Women in Medicine: Rébécca Phaëton, MD
September is Women in Medicine Month, presented by the American Medical Association Women Physicians Section. Penn State College of Medicine honors Dr. Rébécca Phaëton of the departments of Obstetrics and Gynecology and Microbiology and Immunology in part four of this seven-part series.
Dr. Rébécca Phaëton started out knowing she liked science, but because she had no friends or family members who were doctors, it wasn’t on her list of career choices. Her parents, who were from Haiti, asked her regularly to write papers on science to encourage her interest, but they never talked to her about medical school.
“I didn’t know what my next steps would be toward a career,” she said. “Everything was an excavation, an excursion into all possibilities.”
As she thought about her options, Phaëton joined AmeriCorps and worked with women who had HIV and AIDS. That experience made her think seriously about a career in medicine.
After graduating from Marshall University Joan C. Edwards School of Medicine, in Huntington, W. Va., she went on to complete her obstetrics and gynecology residency at the Hospital of the University of Pennsylvania in Philadelphia and a fellowship in gynecologic oncology at Albert Einstein College of Medicine, Montefiore, N.Y.
Balancing research with patient care
Her journey brought her to Penn State College of Medicine in 2014 where Phaëton is an associate professor in the Department of Obstetrics and Gynecology’s Division of Gynecologic Oncology and the Department of Microbiology and Immunology. She also is part of Penn State Cancer Institute.
Along with caring for patients, Phaëton conducts research to find better treatments for cervical cancer. This is a big issue, she explains, in rural and underrepresented communities.
One of her passions is mentoring. Phaëton works with diverse students and helps them navigate their individual journeys. As the director of the College of Medicine’s Physician Scientist Training Program, she takes real joy in developing programs that will streamline opportunities and create mentoring communities for the next generation of researchers.
Career vs. family
As the mother of young daughter Abigail, Phaëton knows how challenging becoming a physician can be for women who want to have a family. It can be a lonely place.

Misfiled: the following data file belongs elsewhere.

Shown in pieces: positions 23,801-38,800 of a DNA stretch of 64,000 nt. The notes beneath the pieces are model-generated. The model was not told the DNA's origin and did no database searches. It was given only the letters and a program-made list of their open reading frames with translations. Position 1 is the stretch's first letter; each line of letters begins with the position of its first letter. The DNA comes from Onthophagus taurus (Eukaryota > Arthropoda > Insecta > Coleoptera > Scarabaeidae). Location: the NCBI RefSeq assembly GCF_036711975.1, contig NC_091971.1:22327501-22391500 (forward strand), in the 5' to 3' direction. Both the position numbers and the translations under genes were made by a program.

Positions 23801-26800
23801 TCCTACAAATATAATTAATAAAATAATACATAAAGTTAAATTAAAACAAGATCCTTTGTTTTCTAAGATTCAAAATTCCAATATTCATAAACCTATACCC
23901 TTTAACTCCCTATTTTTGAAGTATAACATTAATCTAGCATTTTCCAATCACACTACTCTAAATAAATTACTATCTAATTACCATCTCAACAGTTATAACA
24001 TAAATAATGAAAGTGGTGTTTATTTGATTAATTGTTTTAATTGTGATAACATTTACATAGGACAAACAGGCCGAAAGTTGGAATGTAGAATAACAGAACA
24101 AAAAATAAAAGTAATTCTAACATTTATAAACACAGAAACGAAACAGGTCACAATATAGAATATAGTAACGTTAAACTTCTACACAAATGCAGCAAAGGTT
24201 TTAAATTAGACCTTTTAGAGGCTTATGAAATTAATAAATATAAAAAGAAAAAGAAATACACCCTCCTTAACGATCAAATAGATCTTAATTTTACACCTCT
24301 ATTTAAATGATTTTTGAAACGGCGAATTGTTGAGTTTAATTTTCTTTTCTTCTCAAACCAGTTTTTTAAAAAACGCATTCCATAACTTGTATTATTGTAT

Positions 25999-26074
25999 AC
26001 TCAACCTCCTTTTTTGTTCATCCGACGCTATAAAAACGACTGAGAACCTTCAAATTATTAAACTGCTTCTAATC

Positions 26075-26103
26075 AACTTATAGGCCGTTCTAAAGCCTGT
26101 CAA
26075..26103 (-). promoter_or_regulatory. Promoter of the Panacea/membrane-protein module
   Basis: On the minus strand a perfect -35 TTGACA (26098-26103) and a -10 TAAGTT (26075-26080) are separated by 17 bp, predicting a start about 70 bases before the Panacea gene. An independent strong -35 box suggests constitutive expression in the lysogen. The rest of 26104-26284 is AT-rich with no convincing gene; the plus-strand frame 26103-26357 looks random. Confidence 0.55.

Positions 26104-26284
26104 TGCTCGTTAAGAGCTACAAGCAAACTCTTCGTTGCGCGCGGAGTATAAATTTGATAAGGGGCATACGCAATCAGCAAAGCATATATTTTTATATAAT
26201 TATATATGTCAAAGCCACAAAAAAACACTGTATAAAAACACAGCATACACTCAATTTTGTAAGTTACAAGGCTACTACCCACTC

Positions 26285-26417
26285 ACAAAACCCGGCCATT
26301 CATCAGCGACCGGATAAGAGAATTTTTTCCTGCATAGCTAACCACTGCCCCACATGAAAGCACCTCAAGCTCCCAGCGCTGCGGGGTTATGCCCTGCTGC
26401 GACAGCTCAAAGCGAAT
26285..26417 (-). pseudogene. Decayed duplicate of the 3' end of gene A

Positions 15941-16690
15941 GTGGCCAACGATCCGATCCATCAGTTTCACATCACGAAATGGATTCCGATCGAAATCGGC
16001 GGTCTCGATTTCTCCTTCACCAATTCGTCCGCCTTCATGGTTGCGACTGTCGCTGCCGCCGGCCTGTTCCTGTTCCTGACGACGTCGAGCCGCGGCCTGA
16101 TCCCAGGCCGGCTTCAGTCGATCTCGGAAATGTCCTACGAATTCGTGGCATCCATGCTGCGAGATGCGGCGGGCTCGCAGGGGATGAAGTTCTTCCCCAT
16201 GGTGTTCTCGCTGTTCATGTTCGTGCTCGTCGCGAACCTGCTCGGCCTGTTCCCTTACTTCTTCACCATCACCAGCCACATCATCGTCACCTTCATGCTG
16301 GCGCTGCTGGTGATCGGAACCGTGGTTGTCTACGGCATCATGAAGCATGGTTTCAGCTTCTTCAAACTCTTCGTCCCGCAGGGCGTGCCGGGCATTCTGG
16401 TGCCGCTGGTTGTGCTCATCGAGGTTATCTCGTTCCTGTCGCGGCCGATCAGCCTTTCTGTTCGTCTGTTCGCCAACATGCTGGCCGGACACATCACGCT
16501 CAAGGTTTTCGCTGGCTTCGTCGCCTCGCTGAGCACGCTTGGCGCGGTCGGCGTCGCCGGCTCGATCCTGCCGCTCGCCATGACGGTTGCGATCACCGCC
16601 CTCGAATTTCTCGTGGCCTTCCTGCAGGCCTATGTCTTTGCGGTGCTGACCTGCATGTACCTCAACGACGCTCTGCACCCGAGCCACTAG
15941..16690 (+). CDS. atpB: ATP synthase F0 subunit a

“You can’t give 100% on everything, and that can be hard to admit,” she said. “What you can do, though, is try to be 100% present in whatever you are doing at the moment as much as possible.”
Phaëton remembers a student who became pregnant during her second year in a busy OB/GYN residency program. She was criticized by her peers.
“Women who say they want a family get discouraged from what could be a dream career,” she said. “They need to know they can be successful in a surgical field of medicine and also have children.”
Phaëton draws her daughter into her work life whenever possible. During the busy time of year when she is applying for grants, she talks about them at home, and she and her daughter celebrate when she receives one.
Prove it again
Working as a woman and woman of color can be challenging, she said. She has been in meetings run by a woman, but people automatically assume a man in the room is leading the discussion. Overall, she would like to see more diversity in health care leadership.
“Women need to prove themselves over and over again, which is not something men are asked to do,” she said.
As for advice, Phaëton said she would tell female medical school students to focus on finding their voices and, above all, find joy in what they do each day.
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